FILE PHOTO: A medical worker prepares a dose of Oxford/AstraZeneca's COVID-19 vaccine at a vaccination centre in Antwerp, Belgium March 18, 2021. REUTERS
Australia has abandoned a goal to vaccinate nearly all of its 26 million population by the end of 2021 following advice that people under the age of 50 take Pfizer's COVID-19 vaccine rather than AstraZeneca's shot.
Australia, which had banked on the AstraZeneca vaccine for the majority of its shots, had no plans to set any new targets for completing its vaccination programme, Prime Minister Scott Morrison said in a Facebook post on Sunday afternoon.
"While we would like to see these doses completed before the end of the year, it is not possible to set such targets given the many uncertainties involved," Morrison said.
Authorities in Canberra changed their recommendation on Pfizer shots for under-50s on Thursday, after European regulators reiterated the possibility of links between the AstraZeneca shot and reports of rare cases of blood clots.
Australia, which raced to double its order of the Pfizer vaccine last week, had originally planned to have its entire population vaccinated by the end of October.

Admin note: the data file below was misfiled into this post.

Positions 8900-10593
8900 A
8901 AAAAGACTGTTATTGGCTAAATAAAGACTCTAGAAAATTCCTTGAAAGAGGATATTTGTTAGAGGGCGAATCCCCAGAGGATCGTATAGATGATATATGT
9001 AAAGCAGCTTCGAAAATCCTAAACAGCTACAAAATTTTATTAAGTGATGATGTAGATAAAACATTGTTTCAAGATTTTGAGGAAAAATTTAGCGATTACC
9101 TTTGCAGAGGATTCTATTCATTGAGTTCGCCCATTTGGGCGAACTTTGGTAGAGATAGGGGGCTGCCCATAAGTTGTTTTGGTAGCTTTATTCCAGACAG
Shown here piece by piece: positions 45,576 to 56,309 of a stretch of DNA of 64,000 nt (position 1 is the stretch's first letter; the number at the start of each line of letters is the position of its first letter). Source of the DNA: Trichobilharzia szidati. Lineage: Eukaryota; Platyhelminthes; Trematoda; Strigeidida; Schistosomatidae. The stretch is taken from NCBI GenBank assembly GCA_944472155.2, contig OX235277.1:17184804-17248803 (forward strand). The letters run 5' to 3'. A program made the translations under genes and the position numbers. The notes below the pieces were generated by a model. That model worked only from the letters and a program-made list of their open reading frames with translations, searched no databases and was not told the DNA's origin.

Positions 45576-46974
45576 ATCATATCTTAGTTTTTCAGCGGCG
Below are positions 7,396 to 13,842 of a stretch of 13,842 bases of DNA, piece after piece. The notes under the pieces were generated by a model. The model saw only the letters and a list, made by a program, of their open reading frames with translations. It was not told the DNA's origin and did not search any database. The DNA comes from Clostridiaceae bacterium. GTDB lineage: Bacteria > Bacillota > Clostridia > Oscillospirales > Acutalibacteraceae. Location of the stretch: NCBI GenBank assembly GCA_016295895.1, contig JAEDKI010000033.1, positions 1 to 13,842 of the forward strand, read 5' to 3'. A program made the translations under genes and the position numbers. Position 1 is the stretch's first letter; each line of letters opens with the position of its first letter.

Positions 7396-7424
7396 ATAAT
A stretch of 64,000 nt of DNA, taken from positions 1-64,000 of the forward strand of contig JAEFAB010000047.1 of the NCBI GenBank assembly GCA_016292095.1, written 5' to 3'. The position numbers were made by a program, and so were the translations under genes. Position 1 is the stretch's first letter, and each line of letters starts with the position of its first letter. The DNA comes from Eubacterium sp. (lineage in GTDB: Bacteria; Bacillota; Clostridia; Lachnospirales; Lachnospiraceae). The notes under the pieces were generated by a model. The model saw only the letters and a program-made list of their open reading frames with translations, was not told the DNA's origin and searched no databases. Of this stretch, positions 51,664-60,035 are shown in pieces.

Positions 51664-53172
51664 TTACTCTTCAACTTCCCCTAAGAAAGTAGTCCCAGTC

Chief Medical Officer Paul Kelly said Australia will have 40 million doses from Pfizer by the end of the year, enough to vaccinate all Australian adults.
"Can I tell you on a week by week basis how much of that is coming in? Or how much will be here by the middle of the year? No, I can't. I can't answer that question," Kelly told reporters on Monday.
Pressed on whether there would be enough Pfizer vaccines for health care workers under the age of 50 by mid-year, he said only that the government still hopes to have all vulnerable groups vaccinated by then
The government is waiting for projections on how many people might refuse the AstraZeneca vaccine and how many more Pfizer or other vaccines might be needed so it can recalibrate its rollout.
Kelly declined to comment on whether Moderna Inc and Johnson & Johnson were resisting sending their vaccines to Australia as the country doesn't have a no-fault vaccine compensation scheme, but said it was up to the government to consider whether Australia should have such a provision.
Australia's hardline response to the virus largely stopped community transmission but the vaccination rollout has become a hot political topic - and a source of friction between Morrison and state and territory leaders - after the country vaccinated only a fraction of its four million target by the end of March.
About 1.16 million COVID-19 doses have now been administered, Morrison said, noting the speed of Australia's vaccination programme was in line with other peer nations, including Germany and France, and ahead of Canada and Japan.
Australia began vaccinations much later than some other nations, partly because of its low number of infections, which stand at just under 29,400, with 909 deaths, since the pandemic began.